All entrepreneurs have had that “Eureka!” moment when they’ve been hit by a great business idea. But having a good concept is not always enough to set up a successful business. Careful planning, research, and testing have to be done before an idea can even be considered remotely profitable.

Here are some essentials when setting up your own business.

(in photo: Liza Morales-Crespo, UAP, LEED AP, AIA, co-founder of Tali Handmade, member of Entrepreneurs’ Organization)

1. Determine product/service viability

“You will always think people will buy your product or service, because it’s your idea. But understanding your customers well, and studying them will help you understand if they will buy or how you will get them to buy,” explains Anna Patricia Fernandez, an experienced professional in digital marketing, retail, and brand functions in financial services, quick-service restaurants, and startups.

Market research methodologies allow you to get a feel of what your prospective market currently patronizes, as well as what they’re looking for and would be willing to purchase. You can conduct surveys, focus group discussions, and/or do interviews. Simply observing the market which you would like to penetrate and doing experiments and field trials can give you an inkling if you’ve got a good product or service on your hands. Tools are available online to help do these in a cost-efficient manner.

“Understanding your products’ features allows you to present their benefits accurately and persuasively,” notes design thinking consultant, startup mentor, and GoNegosyo coach Rock Cleo. “Be enthusiastic and passionate about your product or services and eager to share the benefits. Customers are more likely to trust business owners who show confidence in themselves and what they are selling.”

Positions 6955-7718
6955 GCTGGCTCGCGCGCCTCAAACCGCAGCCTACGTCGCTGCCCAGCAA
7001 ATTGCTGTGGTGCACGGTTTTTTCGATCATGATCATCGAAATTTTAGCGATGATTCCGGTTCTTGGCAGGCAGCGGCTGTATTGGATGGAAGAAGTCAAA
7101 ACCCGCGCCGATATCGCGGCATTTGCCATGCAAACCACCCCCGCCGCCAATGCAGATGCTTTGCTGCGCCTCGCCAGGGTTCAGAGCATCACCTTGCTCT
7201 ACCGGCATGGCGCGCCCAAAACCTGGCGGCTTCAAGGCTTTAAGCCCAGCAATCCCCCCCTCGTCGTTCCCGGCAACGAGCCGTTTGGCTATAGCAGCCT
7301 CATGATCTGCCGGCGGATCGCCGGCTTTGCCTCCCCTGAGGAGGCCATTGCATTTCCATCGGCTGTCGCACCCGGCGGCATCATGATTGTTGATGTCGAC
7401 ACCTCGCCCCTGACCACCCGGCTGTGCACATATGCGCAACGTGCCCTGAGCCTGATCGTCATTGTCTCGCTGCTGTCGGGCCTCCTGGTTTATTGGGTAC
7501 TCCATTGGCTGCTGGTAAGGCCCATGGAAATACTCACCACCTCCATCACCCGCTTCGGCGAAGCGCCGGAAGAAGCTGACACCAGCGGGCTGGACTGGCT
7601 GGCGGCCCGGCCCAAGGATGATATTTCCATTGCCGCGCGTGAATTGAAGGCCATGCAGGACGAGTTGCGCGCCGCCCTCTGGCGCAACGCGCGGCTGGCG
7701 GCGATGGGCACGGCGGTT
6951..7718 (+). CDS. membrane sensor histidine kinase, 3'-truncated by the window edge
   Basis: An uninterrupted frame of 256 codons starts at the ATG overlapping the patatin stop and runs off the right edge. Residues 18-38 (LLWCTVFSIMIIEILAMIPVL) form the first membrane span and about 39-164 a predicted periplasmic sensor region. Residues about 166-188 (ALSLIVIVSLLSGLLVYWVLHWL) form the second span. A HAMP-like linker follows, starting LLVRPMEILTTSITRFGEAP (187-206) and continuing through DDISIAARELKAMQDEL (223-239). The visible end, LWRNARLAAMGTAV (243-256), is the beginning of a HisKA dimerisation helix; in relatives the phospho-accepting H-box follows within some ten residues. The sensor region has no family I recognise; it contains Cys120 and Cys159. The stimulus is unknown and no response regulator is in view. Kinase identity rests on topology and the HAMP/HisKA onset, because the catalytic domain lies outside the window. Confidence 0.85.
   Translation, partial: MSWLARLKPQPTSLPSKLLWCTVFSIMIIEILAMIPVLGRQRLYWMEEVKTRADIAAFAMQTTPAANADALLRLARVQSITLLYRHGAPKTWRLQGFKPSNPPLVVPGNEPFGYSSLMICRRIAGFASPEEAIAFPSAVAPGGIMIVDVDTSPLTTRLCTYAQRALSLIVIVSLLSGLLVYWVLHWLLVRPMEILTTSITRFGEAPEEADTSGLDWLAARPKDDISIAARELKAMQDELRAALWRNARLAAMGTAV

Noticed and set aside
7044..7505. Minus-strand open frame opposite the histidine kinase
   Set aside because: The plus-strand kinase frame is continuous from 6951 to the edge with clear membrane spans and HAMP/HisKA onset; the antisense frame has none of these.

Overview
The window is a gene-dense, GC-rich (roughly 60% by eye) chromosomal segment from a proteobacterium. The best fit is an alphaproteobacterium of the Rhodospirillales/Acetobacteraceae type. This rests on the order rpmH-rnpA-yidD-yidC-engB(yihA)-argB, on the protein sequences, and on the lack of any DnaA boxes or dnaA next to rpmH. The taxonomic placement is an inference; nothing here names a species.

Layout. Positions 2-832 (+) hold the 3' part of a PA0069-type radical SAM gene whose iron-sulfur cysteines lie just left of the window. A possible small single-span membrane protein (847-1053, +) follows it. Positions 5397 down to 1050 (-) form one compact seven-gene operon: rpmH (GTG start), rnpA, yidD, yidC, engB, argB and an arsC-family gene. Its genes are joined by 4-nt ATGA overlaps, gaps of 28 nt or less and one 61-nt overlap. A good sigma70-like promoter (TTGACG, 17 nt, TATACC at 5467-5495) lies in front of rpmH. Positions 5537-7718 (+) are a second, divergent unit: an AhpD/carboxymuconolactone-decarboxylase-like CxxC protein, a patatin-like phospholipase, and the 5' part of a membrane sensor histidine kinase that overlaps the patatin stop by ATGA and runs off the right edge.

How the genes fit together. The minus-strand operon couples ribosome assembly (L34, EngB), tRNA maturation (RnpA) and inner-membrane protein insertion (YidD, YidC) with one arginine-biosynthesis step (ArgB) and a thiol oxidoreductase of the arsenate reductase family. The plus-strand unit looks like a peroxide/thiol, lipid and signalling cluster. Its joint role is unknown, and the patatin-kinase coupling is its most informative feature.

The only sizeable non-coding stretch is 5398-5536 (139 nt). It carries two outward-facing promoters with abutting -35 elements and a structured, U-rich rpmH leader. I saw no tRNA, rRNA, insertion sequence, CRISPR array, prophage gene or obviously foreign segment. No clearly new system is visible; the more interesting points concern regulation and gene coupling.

Aside from doing research, entrepreneurs need to develop their value proposition. “This is what sets your business apart from other businesses,” explains Liza Morales-Crespo, an architect with a focus on sustainable design, and co-founder of Tali Handmade, a social enterprise which employs skilled women in impoverished rural communities to craft artisanal handbags and home accessories. “They need to ask themselves, ‘What is it I’m offering and how is it different?’”

2. Test your business model

Sometimes, an idea may seem good on paper, but you’ll later find out that it’s not really that good after all. That’s why, apart from market research, Liza recommends testing your business model.

“Before you plunge into something, try to get feedback on your product,” she says. “Try testing it first with a smaller audience. By doing this, you’ll be able to figure out common issues or problems that you’ll encounter because of the business.”

3. Figure out your revenue model

Simply put, the revenue model shows how and where the business will generate income and how to manage this income stream.

For example, the transactional revenue model best fits brick-and-mortar businesses that sell products. You need to define what value your product brings to the table and how much it costs to create and market.

On the other hand, if you’re setting up a travel blog, your revenue model can be ad-based or affiliate. This means your blog will earn through ad placements or sales commissions from promoted links in your site, respectively.

4. Do some financial forecasting